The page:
Any great galleries in your area?  Garden art you can’t live without? 

19 comments:

Hocking Hills Gardener said...

Wow, what gorgeous artwork. I love the stained glass and the Dragonfly. They are all so wonderful though. I can see why you wanted to attend.

Orion Designs said...

The good grub was from an amazing restaurant in Palmer (yes, it's true -- they eat great food in Palmer!) called Turkey Red. Next time you brave the drive, you should plan a lunch stop there. You won't be disappointed.

Muddy Boot Dreams said...

Oh, oh oh!!! The dragonfly!! I collect dragonflies, sigh. But I don't live in the States, so it would be too problematic to find one around here.

What a great part of the world to live in, and yes, I could see a problem with borderline plants not making it.

As for the welding, I say, "you go girl", the more you practice, the sooner you can turn out those dragonflies yourself.

Glass, and rusted metal, I am in heaven.

Jen

Marguerite said...

oh my goodness that metal art is fantastic. Wish I was a lot closer to Alaska. Thanks for sharing. Marguerite

Dee @ Red Dirt Ramblings said...

Fabulous artwork and looks like a great shop too. We have the Oklahoma City Art Museum. It's fine. I really like our local art festivals held in April and May. You get to see the good stuff then. :)

Looks like things are warming up on the Last Frontier (finally).~~Dee

joey said...

Great dodging shots ... if there, might be hustling Jen for the dragonfly!

LC said...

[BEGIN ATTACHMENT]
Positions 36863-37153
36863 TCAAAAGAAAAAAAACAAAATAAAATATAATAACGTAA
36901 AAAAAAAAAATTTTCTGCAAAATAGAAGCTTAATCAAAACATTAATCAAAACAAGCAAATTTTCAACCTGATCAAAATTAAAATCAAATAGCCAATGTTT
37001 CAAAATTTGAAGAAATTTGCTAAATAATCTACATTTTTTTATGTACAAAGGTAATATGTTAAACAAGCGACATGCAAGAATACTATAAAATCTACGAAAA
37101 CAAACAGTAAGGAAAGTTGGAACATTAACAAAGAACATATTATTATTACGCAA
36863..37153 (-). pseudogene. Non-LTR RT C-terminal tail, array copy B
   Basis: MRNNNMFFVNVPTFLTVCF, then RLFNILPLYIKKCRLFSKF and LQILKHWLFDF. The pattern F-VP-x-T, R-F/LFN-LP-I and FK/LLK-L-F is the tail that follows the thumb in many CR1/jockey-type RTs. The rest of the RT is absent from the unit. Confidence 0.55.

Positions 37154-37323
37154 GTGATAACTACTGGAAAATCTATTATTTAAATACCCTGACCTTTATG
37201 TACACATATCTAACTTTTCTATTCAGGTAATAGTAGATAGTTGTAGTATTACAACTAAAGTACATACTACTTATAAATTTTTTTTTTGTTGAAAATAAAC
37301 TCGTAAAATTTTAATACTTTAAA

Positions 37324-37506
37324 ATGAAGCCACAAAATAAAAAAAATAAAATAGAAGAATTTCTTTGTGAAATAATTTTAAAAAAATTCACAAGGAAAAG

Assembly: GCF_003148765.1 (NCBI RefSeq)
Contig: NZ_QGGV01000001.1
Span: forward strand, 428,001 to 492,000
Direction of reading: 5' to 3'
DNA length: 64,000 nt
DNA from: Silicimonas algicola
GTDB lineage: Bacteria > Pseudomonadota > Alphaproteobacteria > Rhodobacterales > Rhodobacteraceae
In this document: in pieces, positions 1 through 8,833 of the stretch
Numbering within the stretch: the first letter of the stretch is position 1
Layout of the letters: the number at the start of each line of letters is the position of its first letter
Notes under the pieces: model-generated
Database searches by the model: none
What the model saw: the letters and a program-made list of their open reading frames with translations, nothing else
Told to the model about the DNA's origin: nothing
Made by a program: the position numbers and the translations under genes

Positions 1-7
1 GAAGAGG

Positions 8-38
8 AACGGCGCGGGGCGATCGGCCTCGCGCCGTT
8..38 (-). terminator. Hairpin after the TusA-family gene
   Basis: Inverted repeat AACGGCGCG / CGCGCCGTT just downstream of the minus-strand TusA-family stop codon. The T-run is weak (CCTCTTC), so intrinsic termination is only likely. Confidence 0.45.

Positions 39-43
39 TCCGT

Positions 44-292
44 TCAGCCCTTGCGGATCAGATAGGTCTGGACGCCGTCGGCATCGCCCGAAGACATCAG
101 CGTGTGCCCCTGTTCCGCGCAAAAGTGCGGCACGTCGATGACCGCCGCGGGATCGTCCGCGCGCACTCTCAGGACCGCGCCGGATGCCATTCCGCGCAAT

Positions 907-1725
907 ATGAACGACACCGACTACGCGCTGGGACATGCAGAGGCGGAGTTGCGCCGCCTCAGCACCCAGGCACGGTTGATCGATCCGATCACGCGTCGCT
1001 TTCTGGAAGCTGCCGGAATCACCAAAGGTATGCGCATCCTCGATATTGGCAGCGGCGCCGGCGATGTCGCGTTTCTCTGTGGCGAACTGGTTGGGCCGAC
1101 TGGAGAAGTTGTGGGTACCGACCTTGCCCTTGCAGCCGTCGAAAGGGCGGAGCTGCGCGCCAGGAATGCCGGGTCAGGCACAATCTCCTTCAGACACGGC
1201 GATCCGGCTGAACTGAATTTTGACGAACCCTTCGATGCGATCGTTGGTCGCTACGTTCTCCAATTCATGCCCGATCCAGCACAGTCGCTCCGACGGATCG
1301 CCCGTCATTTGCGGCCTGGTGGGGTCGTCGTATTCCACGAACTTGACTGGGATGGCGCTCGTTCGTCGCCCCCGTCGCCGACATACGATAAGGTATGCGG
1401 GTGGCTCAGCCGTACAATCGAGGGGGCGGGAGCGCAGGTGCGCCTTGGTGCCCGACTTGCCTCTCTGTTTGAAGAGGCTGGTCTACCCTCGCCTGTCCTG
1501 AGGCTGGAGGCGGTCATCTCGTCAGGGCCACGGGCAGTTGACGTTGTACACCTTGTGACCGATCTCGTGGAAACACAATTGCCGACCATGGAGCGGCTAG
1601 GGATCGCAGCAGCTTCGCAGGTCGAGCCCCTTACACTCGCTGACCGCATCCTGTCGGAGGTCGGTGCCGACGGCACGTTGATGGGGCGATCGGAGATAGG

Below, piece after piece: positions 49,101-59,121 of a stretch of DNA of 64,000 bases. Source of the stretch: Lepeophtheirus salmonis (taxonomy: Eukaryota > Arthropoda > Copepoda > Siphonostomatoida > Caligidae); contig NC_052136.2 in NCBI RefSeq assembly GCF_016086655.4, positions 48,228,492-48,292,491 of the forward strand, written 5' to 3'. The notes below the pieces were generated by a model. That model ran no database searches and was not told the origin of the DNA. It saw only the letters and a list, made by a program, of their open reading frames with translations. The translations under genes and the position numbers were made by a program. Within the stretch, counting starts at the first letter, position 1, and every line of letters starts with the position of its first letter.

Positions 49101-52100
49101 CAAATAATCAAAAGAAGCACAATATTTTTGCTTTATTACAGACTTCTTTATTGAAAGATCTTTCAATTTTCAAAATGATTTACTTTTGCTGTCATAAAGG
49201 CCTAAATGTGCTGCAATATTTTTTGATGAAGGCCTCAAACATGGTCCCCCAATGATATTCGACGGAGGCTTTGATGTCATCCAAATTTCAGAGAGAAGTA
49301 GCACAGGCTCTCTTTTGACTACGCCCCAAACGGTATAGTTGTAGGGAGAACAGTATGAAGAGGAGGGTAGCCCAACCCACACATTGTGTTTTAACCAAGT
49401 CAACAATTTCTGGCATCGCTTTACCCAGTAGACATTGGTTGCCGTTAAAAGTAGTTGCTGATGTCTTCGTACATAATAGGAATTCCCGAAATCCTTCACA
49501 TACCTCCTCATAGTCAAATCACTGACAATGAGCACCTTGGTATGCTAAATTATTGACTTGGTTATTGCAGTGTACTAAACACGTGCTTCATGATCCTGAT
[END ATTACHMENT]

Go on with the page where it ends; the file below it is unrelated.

First of all... thanks for your comment on lewisia... I suspected the drainage thing, but didn't realize that lots of sun was important as 've read they could be grown in half shade. I liked your blog on the 10th and it also makes me realize I need to get out of the garden once in a while and back into the glass studio working on my commissions! It's really tough this time of the year! Larry

The Garden Ms. S said...

Oh, I love the dragonfly and the sheep! Very cool exhibit. Yes, you were most responsible in sharing it. :)

Wendy said...

I'm glad you covered this! What fun, creative, and beautiful pieces. It'd be so fun to take a glass class.

Diane said...

Charming and whimsical art for your garden!

Bren said...

The art you share today is AMAZING! I love it... we have lots in common.

Happy Spring - I look forward to sharing summer blooms with you!

debsgarden said...

What a wonderful show! I like the fishes. I am always amazed at what creative people can do with pieces of metal. glass, and other materials I would have no idea how to put together.

Stone Art said...

Very nice, there are some lovely looking peaces there!

Noelle said...

Hi Christine,

I do not usually indulge in art, but I do love art that is inspired by nature. The art in your pictures is just beautiful :-)

Chandramouli S said...

Heights of creativity! Whoa! I love art!

Matron said...

Wow! That is a really talented artist! I have many happy memories of my trip to Alaska. Happy Days!

Signe said...

Beautifull art. Thanks for commenting in my blog. Have you forund pillows to your gardenfurniture yet. I am still looking for wooden furniture to go with the bench.

Lisa at Greenbow said...

This garden art is to die for. I would love to have a piece of it. I bet it would cost and arm and a leg to have it shipped down here. You are a lucky lady to have this available to you. I haven't seen any such things around here. We do have an art gallery here. It is fun to see all that is presented. Once per month there is a big do. I try to attend. A friend of mine usually plays music for the showing.

hazeltree said...

superbly written article....i loved the toothy fish the best!